Ulrich Bindseil, European Central Bank (ECB)
Central Banking Before 1800 – A Rehabilitation

Usually, the Swedish central bank, founded in 1668, and the Bank of England (BoE) in 1694 are referred to as the oldest European central banks. In his Working Lunch, Ulrich Bindseil looked back at the origins of central banking, arguing against the prevailing view. Bindseil, who is Director General Market Operations at the European Central Bank (ECB), analyzed the charters of various earlier European continental institutions and examined whether these banks had a policy mandate and were based on a concept of central banking. Also the principle of lender of last resort, a key characteristic of constituting a central bank, is said to have developed only in the course of the 19th century.

According to Bindseil, however, already before 1800, more than 20 institutions fulfilled the definition of central banks. He found that the first institutions whose business model consisted in issuing central bank money with particularly short-term liabilities acting on the ground of specific policy objectives dated back to 1401 when the Taula de Canvi in Barcelona was founded, or the beginnings of several banks in the Italy, such as the Casa di San Giorgio in Genoa (1407), the Banco di Rialto in Venice (1587) or the Naples banking system (1580). Also the Hamburg Bank (1619) and the Nürnberg Bank (1621) rank among these early institutions. “Machiavelli referred to the Casa di San Georgio as a state in a state”, Bindseil explained their prominent position.

From the very beginning of central banking, lending to government is a recurring topic. The Casa di San Giorgio and the BoE both go back to the need of finding a framework for organizing the creditors of government. Based on his analysis of the pre-1800 central banks' balance sheet structure, Bindseil found that “the Bank of England from the beginning had a large loan given to the crown”. Also the Riksens Ständer Bank, the precursor institution of the Swedish Riksbank, had been financing the Swedish government during large periods of the 18th century. The first central banks were mostly established in democracies. As Bindseil further explained, there was a wide belief that central banks couldn’t be established in a monarchy with the Bank of England set aside as a constitutional monarchy.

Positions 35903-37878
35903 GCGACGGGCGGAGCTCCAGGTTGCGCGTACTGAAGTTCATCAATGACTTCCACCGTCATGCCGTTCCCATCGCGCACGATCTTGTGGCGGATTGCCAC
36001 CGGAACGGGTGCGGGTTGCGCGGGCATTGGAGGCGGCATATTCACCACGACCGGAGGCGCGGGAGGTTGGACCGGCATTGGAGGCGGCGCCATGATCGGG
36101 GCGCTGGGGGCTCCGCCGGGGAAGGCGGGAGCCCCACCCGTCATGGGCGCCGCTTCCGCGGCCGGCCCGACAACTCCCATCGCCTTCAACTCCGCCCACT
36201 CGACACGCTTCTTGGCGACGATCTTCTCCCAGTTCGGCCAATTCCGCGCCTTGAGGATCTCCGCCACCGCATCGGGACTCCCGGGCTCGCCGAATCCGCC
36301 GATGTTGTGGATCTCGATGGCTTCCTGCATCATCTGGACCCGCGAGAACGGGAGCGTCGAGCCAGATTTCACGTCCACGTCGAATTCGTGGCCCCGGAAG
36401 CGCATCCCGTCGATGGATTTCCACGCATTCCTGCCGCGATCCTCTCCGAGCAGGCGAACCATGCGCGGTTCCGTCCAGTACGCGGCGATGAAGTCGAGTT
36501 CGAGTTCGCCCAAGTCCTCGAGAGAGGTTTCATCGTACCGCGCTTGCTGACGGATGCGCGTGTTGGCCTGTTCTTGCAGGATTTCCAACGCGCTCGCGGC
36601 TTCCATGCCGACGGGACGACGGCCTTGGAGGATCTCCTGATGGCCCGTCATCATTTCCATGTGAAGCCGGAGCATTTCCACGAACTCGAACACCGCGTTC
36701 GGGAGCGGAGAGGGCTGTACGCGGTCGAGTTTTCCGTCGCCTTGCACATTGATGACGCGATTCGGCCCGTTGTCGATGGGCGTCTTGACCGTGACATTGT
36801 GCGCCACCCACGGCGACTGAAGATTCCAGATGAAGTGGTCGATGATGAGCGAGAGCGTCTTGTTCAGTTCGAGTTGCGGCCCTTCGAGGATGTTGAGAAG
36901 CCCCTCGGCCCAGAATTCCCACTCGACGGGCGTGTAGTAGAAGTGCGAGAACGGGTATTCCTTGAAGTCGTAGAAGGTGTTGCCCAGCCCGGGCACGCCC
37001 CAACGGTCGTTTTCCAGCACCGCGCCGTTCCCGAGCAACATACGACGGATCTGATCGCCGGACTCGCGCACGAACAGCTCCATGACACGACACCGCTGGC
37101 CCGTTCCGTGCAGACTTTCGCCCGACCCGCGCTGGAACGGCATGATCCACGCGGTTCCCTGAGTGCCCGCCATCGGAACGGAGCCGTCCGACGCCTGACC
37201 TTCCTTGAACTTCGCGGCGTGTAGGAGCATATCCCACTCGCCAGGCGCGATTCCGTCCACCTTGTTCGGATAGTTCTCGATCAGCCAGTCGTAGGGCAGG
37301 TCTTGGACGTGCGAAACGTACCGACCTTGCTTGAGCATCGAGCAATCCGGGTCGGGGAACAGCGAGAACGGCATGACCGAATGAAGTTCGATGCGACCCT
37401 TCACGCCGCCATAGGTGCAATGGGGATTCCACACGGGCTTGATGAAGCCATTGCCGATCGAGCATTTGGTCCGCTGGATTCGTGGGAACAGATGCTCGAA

Comparing the past with the current situation, Bindseils emphasized that the definition of eligible collaterals in the lending to private borrowers and the concept of a lender of last resort as a financial stability related function were constant topics over time. Altogether, in Bindseil’s opinion, the history of central banking goes beyond the Swedish central bank and the BoE. “If you apply these concepts then it’s hard to believe  that central banking was invented by Riksens Ständer Bank”, he concluded.

Presentation: "Central Banking Before 1800 - A Rehabilitation" (PDF, 1,7 MB)



Dr. Michael Heise, Allianz
Inflation Targeting and Financial Stability

Over the last decades, government bond yields have been falling drastically in advanced economies along with long-term interest rates. In his Working Lunch, Michael Heise, chief economist at the insurance group Allianz, scrutinized recent developments in monetary policy and suggested building a broader index of price stability.

According to Heise, the general rule of thumb that the long-term bond rate should correlate with long-term growth of GDP no longer holds true. “Monetary policy and not fundamental factors has put down interest rates”, Heise said. Looking at the negative side effects of a low-interest rate environment, Heise warned against a situation as in Japan that suffered a balance sheet recession after a financial crisis. In Japan, the accumulation of non-performing loans (NPL) inhibited banks from giving new loans and zombie firms were kept alive.

Furthermore, as a consequence of the current low-interest rate environment in the euro area, asset prices and especially housing prices have been increasing. Simultaneously, risks were building up in investors' portfolios. According to Heise, the BBB components in investment grade indices were continuously rising. “Investors are going up the risk ladder, searching for yields”, Heise said. Imbalances are also building up in the target system.

Comparing the unconventional monetary policy measures of the European Central Bank (ECB) and inflation development, Heise concluded that “inflation has its own life”. In his opinion, the ECB should define price stability targets in a more adaptable way, moving the focus away from a simple year-on-year target for consumer price inflation.

Instead of relying exclusively on the Harmonised Index of Consumer Prices (HICP), Heise suggested building a broader index which also reflects inflation expectations. Since in a financial boom risks are building up that could hit back when the economy is slowing down, the ECB should also put greater weight on developments in the financial cycle. According to Heise, “this is quite difficult and requires tough decisions but they need to be taken”.

Inflation Targeting and Financial Stability (PDF)